Of course I would accompany my friend to a Vogue Fashion's Night Out cocktail party.
"But you have to look pretty," he said, as if that would be a problem.
"Um, ok I'll try…?" I was not sure whether to be mildly insulted.
"It's just that, well there's this girl…" he started.
Say no more. He was using me to make another girl jealous? I was the bait date to be dangled in front of her and show her what she was missing out on. Is that what he was saying?
"So do you still want to come?"
Like any self-respecting young lady of leisure, I did not have to think long about the next words that came out of my mouth.
Was he kidding? I would ditch the champagne and head for the designers faster than you can say "avoiding an awkward love triangle". I wanted to find out their inspiration, the process behind putting together a collection, how they got into fashion, what kept them there. I was not there for the drinks or delicacies; I was there for the people! And I do not mean the people I was going with (God love 'em). My mind was in a spin, imagining all the fantastic conversations I would have with fashion designers and industry insiders. But my friend was still talking.
"You have to look really good."
Right. Encoded in those six little words was a six-letter word: effort. I mean, of course I would try to look good (who am I trying to kid, it was a fashion event) but I had been hoping to casually press the Outfit Repeat button and wear something tried and true – a tablecloth I had turned into a skirt (no I'm actually not kidding. This ain't just any tablecloth. This is tablecloth couture), with nude heels, a crochet cardigan, maybe do something different with my hair, but essentially the same outfit I wore a fortnight ago. But NOW, well now I'd have to start a whole new outfit. So much pressure!
Three hours, a shower and seventeen million outfit changes later (seriously, no exaggeration. Ok, slight exaggeration) I was ready to go. Late! I was running late…
The idea of using me as human bait was ill-fated from the start and when I arrived, the disappointment was visible on my friend's face as he told me that I looked good, but that she was no longer there. By this point, however, my mind had already wandered elsewhere.
"That's Kit Willow! She's explaining her new collection. Come with me!" I instructed.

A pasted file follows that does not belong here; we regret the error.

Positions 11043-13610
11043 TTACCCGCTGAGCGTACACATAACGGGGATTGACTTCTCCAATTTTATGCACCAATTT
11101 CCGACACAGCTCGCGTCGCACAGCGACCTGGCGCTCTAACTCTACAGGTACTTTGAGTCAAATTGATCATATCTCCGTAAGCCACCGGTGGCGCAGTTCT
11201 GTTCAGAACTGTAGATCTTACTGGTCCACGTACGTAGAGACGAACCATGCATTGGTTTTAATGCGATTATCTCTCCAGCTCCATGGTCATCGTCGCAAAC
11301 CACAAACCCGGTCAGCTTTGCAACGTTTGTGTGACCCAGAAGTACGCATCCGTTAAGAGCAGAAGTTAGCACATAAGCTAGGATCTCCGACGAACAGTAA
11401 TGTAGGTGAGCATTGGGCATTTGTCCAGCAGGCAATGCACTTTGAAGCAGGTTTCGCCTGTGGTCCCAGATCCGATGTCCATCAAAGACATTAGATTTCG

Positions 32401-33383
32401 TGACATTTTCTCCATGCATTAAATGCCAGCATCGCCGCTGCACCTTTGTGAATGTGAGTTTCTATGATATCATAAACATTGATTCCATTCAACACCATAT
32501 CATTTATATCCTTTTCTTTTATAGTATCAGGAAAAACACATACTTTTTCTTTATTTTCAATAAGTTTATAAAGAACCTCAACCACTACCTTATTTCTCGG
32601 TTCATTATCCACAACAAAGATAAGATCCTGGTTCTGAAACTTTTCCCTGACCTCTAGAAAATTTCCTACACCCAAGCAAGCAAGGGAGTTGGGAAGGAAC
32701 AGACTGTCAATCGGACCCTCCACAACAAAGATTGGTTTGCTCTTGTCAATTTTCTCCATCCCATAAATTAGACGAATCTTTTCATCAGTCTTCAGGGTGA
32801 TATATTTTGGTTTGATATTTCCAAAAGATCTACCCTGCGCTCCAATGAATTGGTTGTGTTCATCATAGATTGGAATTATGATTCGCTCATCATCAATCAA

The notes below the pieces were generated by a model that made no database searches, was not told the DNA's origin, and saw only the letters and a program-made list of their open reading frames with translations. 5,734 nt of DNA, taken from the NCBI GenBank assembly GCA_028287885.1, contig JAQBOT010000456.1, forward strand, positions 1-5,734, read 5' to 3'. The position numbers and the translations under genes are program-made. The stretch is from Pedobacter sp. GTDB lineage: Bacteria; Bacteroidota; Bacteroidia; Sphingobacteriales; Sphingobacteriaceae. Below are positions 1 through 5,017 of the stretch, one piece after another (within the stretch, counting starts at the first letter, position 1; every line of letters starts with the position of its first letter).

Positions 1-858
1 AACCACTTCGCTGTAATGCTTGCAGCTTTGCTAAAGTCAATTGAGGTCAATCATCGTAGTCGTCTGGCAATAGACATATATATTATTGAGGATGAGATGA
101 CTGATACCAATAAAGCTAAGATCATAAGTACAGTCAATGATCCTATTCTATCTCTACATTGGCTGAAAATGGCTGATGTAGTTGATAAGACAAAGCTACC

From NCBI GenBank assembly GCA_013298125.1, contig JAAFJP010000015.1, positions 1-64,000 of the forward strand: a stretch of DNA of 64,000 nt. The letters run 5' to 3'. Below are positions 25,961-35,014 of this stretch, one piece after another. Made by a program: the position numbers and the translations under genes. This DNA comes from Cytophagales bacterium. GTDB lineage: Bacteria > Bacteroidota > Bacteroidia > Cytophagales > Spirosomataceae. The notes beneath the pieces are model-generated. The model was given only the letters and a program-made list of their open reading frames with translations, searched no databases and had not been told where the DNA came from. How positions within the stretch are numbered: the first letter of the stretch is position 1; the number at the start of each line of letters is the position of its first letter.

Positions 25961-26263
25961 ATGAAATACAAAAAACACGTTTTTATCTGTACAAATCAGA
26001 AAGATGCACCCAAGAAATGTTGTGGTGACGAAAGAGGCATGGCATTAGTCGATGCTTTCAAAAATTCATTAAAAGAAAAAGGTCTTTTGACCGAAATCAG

"But I'm the only guy here," he was moaning (or something along those lines. My attention was no longer with him. Willow was talking).
Inspired by mixed textures, the Willow design team had stripped raw silk and interwoven it with cotton and beads to make the coral-coloured suit jacket that Kit was pointing to. The timeless, signature cut included a fitted sleeve to allow movement and enhance the wearer's silhouette, while strong tailoring communicated the theme of mature femininity which ran through the entire collection. The result was a modern classic (check out Willow's debut resort collection at www.willowltd.com).
As we walked back past throngs of shoppers, I spotted the Carla Zampatti sign. "Carla Zampatti's my favourite," I said to nobody in particular, as my eye caught a classic-looking lady with perfectly coiffed hair gliding through the store with a sales assistant. "I would love it if that was her. Turn around, lady, turn around so I can see you – oh my GOSH that's CARLA ZamPATTI!"
I slid across the floor, screeched to a halt in front of my favourite designer and in rapid fire succession told her what had just happened. "… And then you turned around and it was YOU and I was like, 'Oh my goodness it's Carla Zampatti, I have to go over there and talk to her'. You're, like, completely amazing!", and all of a sudden the ladies were laughing and we're chatting like old friends.
Carla is impossibly warm and impeccably turned out, and had time for anyone who cared to talk with her. Her collection displayed a strength of character and boldness in the use of colour, contrast, and fabrics that speak (they don't really speak, guys, it's a figure of speech). As I explained to her, her designs move me. Her organzas dance, silks flow fluidly as liquid. Taffetas sing and georgettes lightly embrace the wearer. Refine style and this is what you've got: a collection bold as it is bracing, lovely as it is languid.
Carla and I spent another half hour talking about the fashion business ("It is a business," she tells me. "You must remember that, and know who your customer is"), the creative condition ("We are lucky enough to do what we love, every day," she says. "You must love it enough to sustain it"), and staying ahead of the times ("Fashion is always changing. We must always innovate"). While I was impressed at her insight, it was the time she took to meet passing customers and the genuine interest she displayed in them that really got me. As well as being a fabulous designer, Carla Zampatti is a true gentlewoman (check out her amazing collection at www.carlazampatti.com.au/).
It was only the next morning when, examining the contents of my purse, I pulled out an embossed business card and realised: I have Carla Zampatti's mobile phone number. In a little way, the thought made me absurdly happy and got me thinking.
What had I learnt last night? Sometimes you have a passion, and that passion becomes a dream. And by yourself, you may not have the right circumstances or possibilities to see that dream come to fulfilment. But there is yet hope. If Kit Willow can do it, you can do it. And if Carla Zampatti gave me her business card… well there's no moral to that. But hey, Carla Zampatti gave me her business card!
Hope and providence …....